And I would have sworn I hadn’t learned a thing.
Perhaps it was stretching the class over 10 weeks; perhaps it was the tiny sampling of material in each session; perhaps the lack of tying the material together from session to session; or maybe I’m just not the brightest guy out there. Whatever it was, I could swear I didn’t know much more after graduating the class then I knew before that first session.
And so, in stark terror of being clueless, I made a rather bold move: I signed up for the instructor class. That is, I volunteered to teach the material to others.
This was a purely selfish move in that, to become an instructor, I’d have to go through the material yet again, would need to demonstrate flawless technique at bandaging and instruction, and would get a chance to see the material presented in subsequent classes (there were always many teachers instructing each class and so you would only need to teach a few topics each session).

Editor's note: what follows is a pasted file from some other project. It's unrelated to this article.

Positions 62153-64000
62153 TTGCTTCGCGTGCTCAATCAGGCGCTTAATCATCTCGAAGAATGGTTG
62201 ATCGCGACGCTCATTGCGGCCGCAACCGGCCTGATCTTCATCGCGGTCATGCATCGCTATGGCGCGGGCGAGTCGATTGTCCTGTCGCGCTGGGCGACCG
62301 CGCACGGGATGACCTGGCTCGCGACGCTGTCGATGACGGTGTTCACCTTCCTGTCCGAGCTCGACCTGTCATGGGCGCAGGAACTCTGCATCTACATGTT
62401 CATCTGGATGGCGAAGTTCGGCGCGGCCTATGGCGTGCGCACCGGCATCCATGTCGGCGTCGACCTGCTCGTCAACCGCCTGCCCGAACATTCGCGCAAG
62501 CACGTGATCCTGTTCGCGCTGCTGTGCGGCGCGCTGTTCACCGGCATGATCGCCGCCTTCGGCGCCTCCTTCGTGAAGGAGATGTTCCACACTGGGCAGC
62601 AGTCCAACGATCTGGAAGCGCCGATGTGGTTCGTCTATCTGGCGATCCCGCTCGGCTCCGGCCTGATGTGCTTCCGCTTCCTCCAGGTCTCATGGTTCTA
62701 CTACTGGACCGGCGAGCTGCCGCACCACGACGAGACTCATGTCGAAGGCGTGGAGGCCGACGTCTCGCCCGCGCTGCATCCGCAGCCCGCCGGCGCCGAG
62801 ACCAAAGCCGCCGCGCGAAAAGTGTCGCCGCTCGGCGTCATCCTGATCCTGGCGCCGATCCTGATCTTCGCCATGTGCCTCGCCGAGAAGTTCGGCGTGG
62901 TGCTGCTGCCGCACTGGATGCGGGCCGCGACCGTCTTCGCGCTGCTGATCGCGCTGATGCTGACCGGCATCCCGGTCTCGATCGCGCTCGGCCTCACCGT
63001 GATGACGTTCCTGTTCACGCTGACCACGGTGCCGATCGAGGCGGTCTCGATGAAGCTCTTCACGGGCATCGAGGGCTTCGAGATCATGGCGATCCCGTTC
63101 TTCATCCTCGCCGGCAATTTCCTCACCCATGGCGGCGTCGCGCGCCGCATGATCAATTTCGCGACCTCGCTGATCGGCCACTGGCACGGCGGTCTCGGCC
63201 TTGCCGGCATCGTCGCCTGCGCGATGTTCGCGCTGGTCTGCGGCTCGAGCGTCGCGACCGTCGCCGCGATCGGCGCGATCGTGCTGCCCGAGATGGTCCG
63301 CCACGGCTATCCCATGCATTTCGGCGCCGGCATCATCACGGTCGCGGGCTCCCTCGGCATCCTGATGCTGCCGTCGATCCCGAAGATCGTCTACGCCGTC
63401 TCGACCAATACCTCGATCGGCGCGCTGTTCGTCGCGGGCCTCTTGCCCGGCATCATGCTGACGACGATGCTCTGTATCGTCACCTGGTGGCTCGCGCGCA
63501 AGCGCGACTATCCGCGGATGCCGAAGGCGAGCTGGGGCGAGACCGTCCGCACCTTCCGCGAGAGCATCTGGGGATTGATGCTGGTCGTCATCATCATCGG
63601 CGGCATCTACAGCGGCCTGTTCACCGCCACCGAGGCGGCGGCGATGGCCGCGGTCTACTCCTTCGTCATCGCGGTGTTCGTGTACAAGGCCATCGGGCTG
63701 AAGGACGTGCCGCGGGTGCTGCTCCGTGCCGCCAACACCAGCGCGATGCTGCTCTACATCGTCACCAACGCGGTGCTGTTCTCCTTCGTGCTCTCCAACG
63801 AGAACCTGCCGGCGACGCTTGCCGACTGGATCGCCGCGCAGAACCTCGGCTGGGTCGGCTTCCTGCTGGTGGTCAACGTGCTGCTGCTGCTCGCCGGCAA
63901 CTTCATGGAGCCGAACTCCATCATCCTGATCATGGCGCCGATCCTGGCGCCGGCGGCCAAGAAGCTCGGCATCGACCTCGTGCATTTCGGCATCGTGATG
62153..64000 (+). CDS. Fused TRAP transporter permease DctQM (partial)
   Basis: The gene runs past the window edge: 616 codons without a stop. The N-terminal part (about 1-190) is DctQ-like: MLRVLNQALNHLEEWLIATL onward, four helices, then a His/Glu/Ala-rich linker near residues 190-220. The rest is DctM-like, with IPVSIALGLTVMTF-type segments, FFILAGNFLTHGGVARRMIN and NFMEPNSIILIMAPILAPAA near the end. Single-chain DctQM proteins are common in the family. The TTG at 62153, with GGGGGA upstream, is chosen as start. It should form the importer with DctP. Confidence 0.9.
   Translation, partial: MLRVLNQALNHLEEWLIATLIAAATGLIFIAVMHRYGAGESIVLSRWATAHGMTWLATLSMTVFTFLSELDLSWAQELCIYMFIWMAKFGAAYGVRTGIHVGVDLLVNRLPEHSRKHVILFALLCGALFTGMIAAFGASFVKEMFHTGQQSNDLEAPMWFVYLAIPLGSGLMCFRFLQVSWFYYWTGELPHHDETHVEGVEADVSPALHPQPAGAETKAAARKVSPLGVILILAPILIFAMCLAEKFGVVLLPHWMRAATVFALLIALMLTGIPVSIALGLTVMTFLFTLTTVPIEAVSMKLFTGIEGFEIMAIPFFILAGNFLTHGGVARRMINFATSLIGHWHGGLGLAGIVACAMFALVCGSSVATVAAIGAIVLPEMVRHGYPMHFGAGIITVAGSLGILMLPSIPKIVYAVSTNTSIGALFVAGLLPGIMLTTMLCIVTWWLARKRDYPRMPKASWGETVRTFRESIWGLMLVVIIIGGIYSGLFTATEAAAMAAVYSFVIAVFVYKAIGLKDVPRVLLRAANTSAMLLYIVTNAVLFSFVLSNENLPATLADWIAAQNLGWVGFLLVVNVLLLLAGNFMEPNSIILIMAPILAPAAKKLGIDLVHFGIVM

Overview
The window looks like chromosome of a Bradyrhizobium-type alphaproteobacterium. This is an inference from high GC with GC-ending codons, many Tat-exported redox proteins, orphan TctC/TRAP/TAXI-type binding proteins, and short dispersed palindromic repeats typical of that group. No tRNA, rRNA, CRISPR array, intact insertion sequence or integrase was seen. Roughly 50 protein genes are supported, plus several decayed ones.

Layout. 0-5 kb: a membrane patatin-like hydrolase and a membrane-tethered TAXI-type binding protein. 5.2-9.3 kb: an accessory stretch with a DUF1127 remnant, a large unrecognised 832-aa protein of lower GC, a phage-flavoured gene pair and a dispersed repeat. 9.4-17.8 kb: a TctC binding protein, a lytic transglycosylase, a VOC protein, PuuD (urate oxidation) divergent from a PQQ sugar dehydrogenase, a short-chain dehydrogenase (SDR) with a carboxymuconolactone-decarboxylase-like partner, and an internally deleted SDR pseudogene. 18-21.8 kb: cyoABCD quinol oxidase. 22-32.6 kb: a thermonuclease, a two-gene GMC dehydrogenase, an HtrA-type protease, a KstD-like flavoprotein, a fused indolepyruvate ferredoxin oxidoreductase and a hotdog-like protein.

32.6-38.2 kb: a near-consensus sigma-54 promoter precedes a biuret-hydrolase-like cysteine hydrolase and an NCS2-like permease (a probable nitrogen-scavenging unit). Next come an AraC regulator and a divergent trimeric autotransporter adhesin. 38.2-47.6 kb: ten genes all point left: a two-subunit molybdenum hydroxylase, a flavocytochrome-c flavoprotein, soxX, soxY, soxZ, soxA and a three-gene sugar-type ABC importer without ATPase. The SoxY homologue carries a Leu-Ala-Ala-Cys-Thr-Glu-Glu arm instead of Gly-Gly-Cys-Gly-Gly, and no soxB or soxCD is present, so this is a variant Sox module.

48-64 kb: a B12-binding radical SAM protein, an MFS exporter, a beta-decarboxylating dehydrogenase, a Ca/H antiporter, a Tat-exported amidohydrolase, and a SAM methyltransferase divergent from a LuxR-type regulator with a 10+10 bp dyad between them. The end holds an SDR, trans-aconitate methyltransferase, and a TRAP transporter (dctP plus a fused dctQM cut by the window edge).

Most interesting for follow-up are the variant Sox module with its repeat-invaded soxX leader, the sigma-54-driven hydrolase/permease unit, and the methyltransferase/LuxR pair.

So that same year I graduated my climbing class, I took the instructor course and passed in late Fall, sometime around November, I think. And I then took a teaching assignment the following February, 1993.
And that was it. I was an instructor, studied the material deeply, learned from other instructors, and over the next 17 years taught one or two classes a year. Each time I taught, I learned new tidbits about the material or how to teach it, honed my chops on bandaging, and altered the material as the Red Cross and Mountaineers (for whom I would be ultimately teaching) changed their curriculum.